Monday, June 02, 2003

Something for Nothing

Neo-conservatives and other rightists with an authoritarian bent reject, or claim to reject, naturalistic theories of evolution such as natural selection. It is interesting to observe, however, that libertarians and Objectivists are, if anything, more Darwinian than Darwin. So Commentary features long articles extolling Intelligent Design proponents like Behe while Reason advertises the ideas of Stuart Kauffman, a University of Pennsylvania biologists and member of the Santa Fe Institute. Kauffman uses computer simulations to support the thesis that order—what he calls order for nothing—spontaneously arises from natural systems under a wide variety of circumstances. Authoritarians favor Intelligent Design because they like bosses. Libertarians favor Kauffman’s version of nature because they can read it as an allegory of the free market.

Unfortunately for the Libertarians, Kauffman’s vision of things really doesn’t offer any particular support for laissez faire economics. Kauffman’s arguments provide an explanation for how complicated and adapted organisms could have arisen without the intervention of an intelligent agent or rather, to take judicial notice of a very important nuance, Kauffman explains why no explanation is really necessary if, as he thinks his computer simulations demonstrate, the order exhibited in the natural world is in fact a minimum. It looks like there is something to explain because of a huge accident of sampling. For obvious reasons we only consider the showy outputs of evolution including, crucially, ourselves, the ones who are supposed to do the explaining. If we go back and for once count the innumerable number of failures along with the infinitesimal number of successes, we’ll recognize that there is no evolutionary mechanism at all—hard to get a patent on a method of chemical synthesis that takes billions of years to run and promises a yield of maybe .00000000000000001%. Now reverse the perspective. If you were standing a patch of cooled lava somewhere during the Hadean period of Earth history, what could you predict on Kauffman’s reasoning? The most you could say is that something complicated is likely to emerge because things can’t get more disordered on one respect without getting more ordered in another. And standing on the cooling patch of the floor of the stock exchange and using analogous statistical reasoning, we predict that a complicated economic structures will always emerge from trading but not that the results will be favorable to any particular human being or to human beings in general. To believe that the market will do us any favors is theological thinking even in an atheist.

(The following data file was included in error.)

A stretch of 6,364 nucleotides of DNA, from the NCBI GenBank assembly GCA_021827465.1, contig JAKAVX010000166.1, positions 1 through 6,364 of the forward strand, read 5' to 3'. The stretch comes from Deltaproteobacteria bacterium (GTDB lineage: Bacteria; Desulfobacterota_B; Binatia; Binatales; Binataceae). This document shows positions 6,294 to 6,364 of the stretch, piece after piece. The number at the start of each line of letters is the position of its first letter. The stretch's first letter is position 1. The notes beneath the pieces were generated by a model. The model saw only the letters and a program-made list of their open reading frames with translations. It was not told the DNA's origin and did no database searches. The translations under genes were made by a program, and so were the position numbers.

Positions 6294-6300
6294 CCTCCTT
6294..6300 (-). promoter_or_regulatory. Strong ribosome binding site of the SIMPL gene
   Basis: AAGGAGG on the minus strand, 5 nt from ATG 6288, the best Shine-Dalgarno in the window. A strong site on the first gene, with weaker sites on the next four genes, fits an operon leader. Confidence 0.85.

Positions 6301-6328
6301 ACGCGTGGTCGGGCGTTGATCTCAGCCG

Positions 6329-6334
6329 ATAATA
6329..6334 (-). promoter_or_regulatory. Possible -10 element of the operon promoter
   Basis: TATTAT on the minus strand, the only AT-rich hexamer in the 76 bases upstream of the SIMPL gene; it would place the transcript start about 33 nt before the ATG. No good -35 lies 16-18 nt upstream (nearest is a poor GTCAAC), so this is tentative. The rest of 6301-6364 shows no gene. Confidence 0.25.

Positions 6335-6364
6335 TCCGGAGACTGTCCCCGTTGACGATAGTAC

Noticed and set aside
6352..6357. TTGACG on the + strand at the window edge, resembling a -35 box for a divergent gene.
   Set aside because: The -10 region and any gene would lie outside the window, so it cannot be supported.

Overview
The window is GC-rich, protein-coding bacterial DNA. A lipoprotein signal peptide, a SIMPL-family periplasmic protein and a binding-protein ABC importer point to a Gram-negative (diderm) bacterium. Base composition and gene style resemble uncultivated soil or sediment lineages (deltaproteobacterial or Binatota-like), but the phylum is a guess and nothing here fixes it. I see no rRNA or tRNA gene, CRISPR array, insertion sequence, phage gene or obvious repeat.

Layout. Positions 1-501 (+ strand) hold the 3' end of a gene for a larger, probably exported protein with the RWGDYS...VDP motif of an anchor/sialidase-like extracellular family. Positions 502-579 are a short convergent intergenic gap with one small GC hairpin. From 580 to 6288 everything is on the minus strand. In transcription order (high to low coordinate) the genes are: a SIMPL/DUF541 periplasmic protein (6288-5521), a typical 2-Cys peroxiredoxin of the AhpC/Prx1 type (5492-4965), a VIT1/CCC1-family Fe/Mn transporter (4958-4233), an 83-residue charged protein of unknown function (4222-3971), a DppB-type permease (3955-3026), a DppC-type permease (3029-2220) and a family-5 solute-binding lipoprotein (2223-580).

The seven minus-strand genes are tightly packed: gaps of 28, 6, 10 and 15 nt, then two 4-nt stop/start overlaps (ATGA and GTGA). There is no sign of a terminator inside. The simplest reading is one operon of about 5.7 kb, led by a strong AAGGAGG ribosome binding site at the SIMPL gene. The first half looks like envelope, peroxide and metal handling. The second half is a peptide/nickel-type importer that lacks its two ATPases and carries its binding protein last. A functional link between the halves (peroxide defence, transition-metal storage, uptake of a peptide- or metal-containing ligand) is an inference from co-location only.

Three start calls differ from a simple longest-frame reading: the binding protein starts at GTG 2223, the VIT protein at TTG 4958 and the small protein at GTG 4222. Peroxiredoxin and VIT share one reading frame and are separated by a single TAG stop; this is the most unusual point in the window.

Speaking of theology. I don’t know if Kauffman is right or not about self-organization, but his notions are congruent with one of my rare forays into Biblical exegesis. The first couple of verses of Genesis read “When God created heaven and earth, the earth was void and empty and darkness was on the face of the deep; and the Spirit of God was moving over the face of the waters. And God said, ‘Let there be light.’ ” Atheists have simply denied that God in fact created the world, but that’s a clumsy approach to the issue from my point of view. Logically, the prior question is whether the world every came into being at all. And of course it is my position that the earth is still void and empty. Which spares me the trouble of raising the second difficulty, namely, when God said, ‘Let there be light,’ who was he talking to?

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